Background: The fibroblast growth factor (FGF) family is comprised of 23 highly regulated monomeric proteins that regulate a plethora of developmental and pathophysiological processes, including tissue repair, wound healing, angiogenesis, and embryonic development. Binding of FGF to fibroblast growth factor receptor (FGFR), a tyrosine kinase receptor, is facilitated by a glycosaminoglycan, heparin. Activated FGFRs phosphorylate the tyrosine kinase residues that mediate induction of downstream signaling pathways, such as RAS-MAPK, PI3K-AKT, PLCγ, and STAT. Dysregulation of the FGF/FGFR signaling occurs frequently in cancer due to gene amplification, FGF activating mutations, chromosomal rearrangements, integration, and oncogenic fusions. Aberrant FGFR signaling also affects organogenesis, embryonic development, tissue homeostasis, and has been associated with cell proliferation, angiogenesis, cancer, and other pathophysiological changes.
Objective: This comprehensive review will discuss the biology, chemistry, and functions of FGFs, and its current applications toward wound healing, diabetes, repair and regeneration of tissues, and fatty liver diseases. In addition, specific aberrations in FGFR signaling and drugs that target FGFR and aid in mitigating various disorders, such as cancer, are also discussed in detail.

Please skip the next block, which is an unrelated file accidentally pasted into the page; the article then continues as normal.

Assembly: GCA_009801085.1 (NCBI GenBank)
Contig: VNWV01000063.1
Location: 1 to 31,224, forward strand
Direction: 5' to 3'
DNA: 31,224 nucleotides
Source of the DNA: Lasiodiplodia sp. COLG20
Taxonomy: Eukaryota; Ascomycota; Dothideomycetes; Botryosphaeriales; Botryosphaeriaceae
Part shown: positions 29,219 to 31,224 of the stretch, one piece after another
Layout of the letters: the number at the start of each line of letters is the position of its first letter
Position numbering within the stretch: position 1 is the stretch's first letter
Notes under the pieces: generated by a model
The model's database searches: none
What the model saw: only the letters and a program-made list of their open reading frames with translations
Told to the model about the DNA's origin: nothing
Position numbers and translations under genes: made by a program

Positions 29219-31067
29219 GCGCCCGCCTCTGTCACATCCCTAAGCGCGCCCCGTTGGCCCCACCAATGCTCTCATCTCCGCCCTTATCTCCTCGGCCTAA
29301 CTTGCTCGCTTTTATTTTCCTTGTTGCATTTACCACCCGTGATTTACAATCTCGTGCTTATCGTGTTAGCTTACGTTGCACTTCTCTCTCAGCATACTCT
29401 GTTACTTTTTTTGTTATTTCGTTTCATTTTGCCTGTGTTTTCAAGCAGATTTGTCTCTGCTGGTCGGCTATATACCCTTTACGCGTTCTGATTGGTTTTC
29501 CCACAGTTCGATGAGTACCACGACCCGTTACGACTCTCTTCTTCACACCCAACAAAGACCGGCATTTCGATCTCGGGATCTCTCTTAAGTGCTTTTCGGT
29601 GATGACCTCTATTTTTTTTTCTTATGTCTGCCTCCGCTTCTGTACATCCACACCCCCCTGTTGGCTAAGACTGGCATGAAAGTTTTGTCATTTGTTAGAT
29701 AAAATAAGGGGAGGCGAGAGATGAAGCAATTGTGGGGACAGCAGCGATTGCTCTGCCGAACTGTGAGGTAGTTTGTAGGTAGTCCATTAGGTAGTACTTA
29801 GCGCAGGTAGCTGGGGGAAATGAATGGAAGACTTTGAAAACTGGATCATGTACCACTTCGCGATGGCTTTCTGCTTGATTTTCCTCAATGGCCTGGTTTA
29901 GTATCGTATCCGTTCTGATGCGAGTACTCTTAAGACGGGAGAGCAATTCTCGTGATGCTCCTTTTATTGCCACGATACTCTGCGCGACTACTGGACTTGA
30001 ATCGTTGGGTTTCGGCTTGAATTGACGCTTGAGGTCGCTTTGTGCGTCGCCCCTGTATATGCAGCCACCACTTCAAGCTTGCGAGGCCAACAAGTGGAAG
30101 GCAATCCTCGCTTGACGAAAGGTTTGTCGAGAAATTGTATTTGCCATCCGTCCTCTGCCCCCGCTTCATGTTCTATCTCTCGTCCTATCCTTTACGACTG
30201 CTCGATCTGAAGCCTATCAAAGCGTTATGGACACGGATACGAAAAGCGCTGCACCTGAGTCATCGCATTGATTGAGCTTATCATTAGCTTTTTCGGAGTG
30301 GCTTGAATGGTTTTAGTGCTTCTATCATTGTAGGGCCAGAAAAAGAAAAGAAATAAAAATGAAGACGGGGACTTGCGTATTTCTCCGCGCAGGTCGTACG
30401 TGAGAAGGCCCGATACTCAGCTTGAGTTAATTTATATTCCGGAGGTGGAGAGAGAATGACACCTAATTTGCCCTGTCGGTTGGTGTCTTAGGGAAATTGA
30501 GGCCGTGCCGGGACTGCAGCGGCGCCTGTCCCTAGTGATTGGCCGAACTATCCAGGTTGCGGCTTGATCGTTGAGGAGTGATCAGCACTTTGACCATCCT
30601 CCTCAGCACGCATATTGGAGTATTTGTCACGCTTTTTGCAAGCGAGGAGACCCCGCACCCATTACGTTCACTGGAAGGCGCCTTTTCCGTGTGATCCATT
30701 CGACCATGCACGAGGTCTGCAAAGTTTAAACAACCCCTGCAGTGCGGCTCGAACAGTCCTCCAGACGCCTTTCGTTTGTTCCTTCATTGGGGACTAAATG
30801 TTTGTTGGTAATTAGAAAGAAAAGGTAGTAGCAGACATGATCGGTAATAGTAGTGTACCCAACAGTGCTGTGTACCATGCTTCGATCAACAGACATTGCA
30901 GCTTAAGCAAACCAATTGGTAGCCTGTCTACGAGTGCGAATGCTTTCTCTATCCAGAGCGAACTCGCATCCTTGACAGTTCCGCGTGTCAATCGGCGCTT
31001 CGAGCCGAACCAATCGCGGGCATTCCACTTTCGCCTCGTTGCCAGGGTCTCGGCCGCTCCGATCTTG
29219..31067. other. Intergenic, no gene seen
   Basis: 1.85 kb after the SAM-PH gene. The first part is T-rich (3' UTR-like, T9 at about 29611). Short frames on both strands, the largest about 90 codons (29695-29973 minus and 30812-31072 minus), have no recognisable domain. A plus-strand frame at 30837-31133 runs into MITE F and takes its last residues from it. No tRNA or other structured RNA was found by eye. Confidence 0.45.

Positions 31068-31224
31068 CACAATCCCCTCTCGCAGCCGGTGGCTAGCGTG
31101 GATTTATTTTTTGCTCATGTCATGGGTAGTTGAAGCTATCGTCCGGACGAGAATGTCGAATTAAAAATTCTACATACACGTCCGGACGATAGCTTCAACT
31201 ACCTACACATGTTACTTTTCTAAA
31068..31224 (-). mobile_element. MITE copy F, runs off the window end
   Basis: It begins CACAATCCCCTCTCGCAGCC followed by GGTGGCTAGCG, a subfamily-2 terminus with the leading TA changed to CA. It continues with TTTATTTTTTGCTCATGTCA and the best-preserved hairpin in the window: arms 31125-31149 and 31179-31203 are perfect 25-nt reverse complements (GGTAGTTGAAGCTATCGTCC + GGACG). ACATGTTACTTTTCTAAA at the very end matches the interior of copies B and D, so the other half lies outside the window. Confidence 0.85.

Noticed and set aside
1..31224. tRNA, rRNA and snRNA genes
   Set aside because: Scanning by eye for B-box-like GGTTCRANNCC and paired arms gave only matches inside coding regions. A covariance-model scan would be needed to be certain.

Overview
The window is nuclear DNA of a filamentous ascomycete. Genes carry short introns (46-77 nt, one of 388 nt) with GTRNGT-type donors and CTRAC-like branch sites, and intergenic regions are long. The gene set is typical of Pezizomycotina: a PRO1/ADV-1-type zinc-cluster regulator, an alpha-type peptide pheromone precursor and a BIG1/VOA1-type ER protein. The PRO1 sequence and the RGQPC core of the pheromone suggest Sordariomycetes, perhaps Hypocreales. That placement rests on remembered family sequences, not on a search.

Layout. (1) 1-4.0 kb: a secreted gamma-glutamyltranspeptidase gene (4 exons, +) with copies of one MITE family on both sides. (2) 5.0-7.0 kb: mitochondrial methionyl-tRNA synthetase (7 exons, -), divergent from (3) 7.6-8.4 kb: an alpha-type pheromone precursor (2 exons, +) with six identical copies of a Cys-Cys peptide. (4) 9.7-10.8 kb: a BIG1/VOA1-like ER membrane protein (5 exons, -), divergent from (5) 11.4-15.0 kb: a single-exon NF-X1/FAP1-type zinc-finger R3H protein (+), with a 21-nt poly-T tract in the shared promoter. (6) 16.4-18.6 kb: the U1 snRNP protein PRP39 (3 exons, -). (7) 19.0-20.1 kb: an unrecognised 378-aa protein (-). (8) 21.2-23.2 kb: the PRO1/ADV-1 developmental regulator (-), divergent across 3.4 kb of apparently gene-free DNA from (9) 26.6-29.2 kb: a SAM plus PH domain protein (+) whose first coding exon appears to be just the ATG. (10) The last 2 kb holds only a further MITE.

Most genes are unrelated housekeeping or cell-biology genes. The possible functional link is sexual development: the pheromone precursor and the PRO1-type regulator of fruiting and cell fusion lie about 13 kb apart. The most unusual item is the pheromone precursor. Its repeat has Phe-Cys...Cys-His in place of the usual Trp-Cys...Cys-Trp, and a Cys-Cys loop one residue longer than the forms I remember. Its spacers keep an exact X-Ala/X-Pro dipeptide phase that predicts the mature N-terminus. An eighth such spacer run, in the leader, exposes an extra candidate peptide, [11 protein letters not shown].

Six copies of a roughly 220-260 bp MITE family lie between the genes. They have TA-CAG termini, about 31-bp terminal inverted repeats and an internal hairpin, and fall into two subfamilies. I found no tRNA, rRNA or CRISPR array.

Conclusion: Inhibitors of FGFR signaling are promising drugs in the treatment of several types of cancers. The clinical benefits of FGF/FGFR targeting therapies are impeded due to the activation of other RTK signaling mechanisms or due to the mutations that abolish the drug inhibitory activity on FGFR. Thus, the development of drugs with a different mechanism of action for FGF/FGFR targeting therapies is the recent focus of several preclinical and clinical studies.